Publisher: Mongoose Publishing
Review Dated: 24th, April 2002
Reviewer’s Rating: 8/10 [ Really good ]
Total Score: 10
Average Score: 5.00
I was sceptical as to whether a series of d20 books based on “Cities of Fantasy” would be up to much. Skraag: City of Orcs proved me wrong. Yes, I know, this is a review of Stormhaven but the contrast between the two styles is quite startling. Skraag worked by providing enough detail on the mountain city and then a lot of rich flavour on the people, factions and the building tension between them. Skraag presented a city with a plot overlaid. Stormhaven is a richly detailed city with plot suggestions tucked in underneath here and there. Two very different things and they both seem to work for me.
Stormhaven: City of a Thousand Seas is a strange place. It is four giant pillars of stone that reach up from the sea to support a huge disk. There’s a whole city set on top of that disk and below it, lashed to the four great pillars there’s a floating, ramshackle, second city. Stormhaven is a whole roleplaying campaign world, a politically charged high fantasy world, presented in a microcosm. If you really want to set your game in a city and you really don’t want your character buggering off at the drop of a hat then Stormhaven is already a must buy for you. You could make a whole campaign out of some poor character’s attempt to leave the city if you were willing to concentrate solely on the nitty gritty low fantasy of the book.
The inside covers of the book present a basic city map and templates for Stormhaven typical buildings. The map of the city offers 57 locations, 25 in the “Driftdown” (the lower city) and 32 in the upside. After spending some time on the known history of the city the book dedicates most of its content to visiting these 57 locations in detail and writing up what’s there, why it’s there, what it’s like, who you might find there, why you might find them there and when. If the location happens to be a shop that sells weird and wonderful items then you’ll not only get to read about the owner but you’ll get the names and alignments of any other workers who happen to be there. If the location is too large to go through everyone who works there then you tend to get an overview of the place’s history and just which political schemes it is involved in.
It’s the politics of the city that begs to be used in any Stormhaven game. If the physical isolation of the floating city and the intangible nature of trade won and lost as the life blood of the economy was not enough to foster a hot bed of schemes and back stabbing the whole organisation of Stormhaven is divided into competing Guilds and noble families. As the book introduces locations in the city and the people related to them you’re told of the tensions, tenuous alliances and all out enmity between the related factions. This information, this spider web of mistrust and under-spoken danger is there for a GM to pick up, build on and spin into their campaign. The information is not meaty enough to run a scenario off in its own right but then that also means there is no misshapen plot that’s been shoe horned into the city at the risk of corrupting your own. The term “politics” doesn’t quite pay representation to what goes on the Driftdowns without explanation. The politicks down under are concerned with who’s telling tales to who, who’s a smugger and who’s likely to have crossbow assassins waiting for you instead of a business treaty.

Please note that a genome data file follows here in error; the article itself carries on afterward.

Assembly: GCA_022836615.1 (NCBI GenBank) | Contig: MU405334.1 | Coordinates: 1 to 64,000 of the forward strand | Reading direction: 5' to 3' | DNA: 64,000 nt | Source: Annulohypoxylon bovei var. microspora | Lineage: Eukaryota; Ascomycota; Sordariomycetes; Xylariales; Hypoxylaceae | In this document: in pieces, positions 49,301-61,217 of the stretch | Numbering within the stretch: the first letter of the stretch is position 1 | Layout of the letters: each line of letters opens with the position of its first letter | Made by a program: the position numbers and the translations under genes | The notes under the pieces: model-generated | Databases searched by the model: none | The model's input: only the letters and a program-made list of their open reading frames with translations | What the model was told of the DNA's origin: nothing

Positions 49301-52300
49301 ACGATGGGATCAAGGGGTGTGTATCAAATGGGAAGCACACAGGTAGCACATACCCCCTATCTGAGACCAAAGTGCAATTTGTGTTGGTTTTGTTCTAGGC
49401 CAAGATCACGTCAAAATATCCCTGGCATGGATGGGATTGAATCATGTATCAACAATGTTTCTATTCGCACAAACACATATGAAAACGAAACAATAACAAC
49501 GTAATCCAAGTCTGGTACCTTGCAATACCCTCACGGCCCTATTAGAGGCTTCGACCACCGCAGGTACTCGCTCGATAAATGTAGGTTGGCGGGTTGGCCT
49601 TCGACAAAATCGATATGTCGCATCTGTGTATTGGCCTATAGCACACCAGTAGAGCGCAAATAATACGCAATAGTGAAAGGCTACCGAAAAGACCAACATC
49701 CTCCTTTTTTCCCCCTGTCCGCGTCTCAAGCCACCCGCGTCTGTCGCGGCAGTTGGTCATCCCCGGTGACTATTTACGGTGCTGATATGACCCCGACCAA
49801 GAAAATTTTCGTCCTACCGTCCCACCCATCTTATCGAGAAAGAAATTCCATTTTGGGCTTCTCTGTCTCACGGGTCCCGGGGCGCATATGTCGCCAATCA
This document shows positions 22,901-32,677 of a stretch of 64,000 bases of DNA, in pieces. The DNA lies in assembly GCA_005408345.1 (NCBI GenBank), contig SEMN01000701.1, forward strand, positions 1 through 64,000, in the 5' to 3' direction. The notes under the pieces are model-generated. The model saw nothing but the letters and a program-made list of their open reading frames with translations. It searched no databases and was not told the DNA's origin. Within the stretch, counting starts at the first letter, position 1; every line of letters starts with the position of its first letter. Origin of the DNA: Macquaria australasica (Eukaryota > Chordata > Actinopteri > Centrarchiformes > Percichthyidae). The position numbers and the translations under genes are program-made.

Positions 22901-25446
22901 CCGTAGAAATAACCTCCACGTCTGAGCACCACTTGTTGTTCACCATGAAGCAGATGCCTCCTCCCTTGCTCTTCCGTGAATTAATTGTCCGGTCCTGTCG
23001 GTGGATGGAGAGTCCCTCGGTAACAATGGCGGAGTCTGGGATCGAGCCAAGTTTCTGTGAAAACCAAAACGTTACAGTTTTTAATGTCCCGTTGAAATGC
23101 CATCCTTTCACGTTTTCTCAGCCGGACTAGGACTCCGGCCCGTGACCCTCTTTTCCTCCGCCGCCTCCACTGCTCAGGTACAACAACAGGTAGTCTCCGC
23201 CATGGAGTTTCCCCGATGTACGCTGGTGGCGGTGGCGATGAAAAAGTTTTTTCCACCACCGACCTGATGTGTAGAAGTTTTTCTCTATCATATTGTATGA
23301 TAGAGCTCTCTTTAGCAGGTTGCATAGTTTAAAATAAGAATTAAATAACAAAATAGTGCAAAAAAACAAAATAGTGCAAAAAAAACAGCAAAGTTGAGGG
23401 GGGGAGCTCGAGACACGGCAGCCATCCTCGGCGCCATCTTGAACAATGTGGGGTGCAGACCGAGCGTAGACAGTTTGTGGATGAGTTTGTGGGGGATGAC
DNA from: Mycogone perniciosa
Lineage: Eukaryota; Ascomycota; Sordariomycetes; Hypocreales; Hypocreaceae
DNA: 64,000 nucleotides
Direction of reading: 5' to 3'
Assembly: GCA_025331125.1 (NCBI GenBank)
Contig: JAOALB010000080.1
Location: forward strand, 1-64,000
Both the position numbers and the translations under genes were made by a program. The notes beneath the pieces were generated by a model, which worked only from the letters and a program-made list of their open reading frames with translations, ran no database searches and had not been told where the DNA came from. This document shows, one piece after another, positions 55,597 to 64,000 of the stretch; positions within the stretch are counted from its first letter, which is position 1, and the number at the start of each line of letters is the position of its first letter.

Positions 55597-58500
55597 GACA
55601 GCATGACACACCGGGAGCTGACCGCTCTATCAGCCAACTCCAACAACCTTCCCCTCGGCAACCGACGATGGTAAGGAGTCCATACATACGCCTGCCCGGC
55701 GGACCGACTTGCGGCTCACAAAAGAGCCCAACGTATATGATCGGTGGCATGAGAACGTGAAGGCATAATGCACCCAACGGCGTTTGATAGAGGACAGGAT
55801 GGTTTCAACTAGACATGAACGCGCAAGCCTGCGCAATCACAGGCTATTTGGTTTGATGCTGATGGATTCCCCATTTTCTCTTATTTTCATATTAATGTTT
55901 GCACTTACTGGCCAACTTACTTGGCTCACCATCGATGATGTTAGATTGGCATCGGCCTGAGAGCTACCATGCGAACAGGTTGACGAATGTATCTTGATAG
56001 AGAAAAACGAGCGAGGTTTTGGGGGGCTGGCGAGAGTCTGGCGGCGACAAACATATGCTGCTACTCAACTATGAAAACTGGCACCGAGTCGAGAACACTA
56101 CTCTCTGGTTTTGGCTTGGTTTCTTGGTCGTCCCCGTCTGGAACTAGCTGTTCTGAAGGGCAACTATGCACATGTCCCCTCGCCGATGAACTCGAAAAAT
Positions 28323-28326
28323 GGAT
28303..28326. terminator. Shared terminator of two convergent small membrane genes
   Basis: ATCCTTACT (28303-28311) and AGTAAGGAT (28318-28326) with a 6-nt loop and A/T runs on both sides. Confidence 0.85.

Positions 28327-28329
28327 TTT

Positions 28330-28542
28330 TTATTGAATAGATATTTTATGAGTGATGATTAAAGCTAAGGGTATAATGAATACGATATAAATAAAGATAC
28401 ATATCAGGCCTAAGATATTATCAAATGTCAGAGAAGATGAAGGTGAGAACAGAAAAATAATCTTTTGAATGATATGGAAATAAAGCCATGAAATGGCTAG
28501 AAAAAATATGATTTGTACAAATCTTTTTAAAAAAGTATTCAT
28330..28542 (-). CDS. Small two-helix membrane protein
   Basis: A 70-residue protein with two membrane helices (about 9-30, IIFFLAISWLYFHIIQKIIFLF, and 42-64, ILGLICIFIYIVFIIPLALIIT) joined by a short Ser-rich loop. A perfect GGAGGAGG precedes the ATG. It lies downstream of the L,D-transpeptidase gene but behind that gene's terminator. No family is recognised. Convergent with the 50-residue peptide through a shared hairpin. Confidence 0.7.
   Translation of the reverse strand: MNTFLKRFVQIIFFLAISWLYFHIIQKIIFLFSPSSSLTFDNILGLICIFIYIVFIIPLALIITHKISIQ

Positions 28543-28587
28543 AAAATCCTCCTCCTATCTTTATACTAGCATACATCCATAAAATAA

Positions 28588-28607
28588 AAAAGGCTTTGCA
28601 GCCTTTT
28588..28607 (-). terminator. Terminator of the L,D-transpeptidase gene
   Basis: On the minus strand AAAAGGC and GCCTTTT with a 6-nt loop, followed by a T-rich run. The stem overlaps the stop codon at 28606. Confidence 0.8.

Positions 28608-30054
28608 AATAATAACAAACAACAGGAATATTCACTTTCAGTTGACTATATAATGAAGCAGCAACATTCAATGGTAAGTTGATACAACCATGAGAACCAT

Towards the back of the book there’s a section given over to the stats, stories and information on those important NPCs that can’t easily be introduced in the geographical run down of the city (cities, really) or those who required a decent number of pages in their own right to be squeezed into the previous chapter. Even here you’ll get good ideas for possible plot twists and NPC interactions.
The last chapter in the book is a rag tag collection of rumours, new feats and even new magic. Stormhaven has a history steeped with the creation of all the unique spells necessary to find and colonise such a strange place. It’s the first chapter of the book that covers the half-history of the city and the progress of the dwarf boat captain and the elf mage who found the place. Stormhaven was discovered by the pair by chance, it was deserted at the time and the builders of the mysterious pillars and the top disk remain unknown. This will either annoy the heck out of you or provide too a tempting tie in for your own campaign to ignore. Personally I’m all for a hive of fantasy races to busy themselves with surviving and making as much profit as possible on Stormhaven while being entirely unaware of the consequences of doing so.
It’s a good book. Cities in too many fantasy games are generic to the point of being nothing. Its very hard to convey the different feel of a city to, say, a dungeon – an ironic twist to fantasy roleplaying is that the city is the most alien environment of them all. Stormhaven provides a great cure to this, it’s a city but it’s different, it’s still an urban setting but also a fantasy game. The book is well written and clearly presented; you’ll find what you want and you’ll find it quickly. Stormhaven doesn’t take you by the hand and lead you up to a set of plot dominoes waiting to topple in a chain reaction, instead it gives you the dominoes one at a time and leaves you to put them together as you see fit.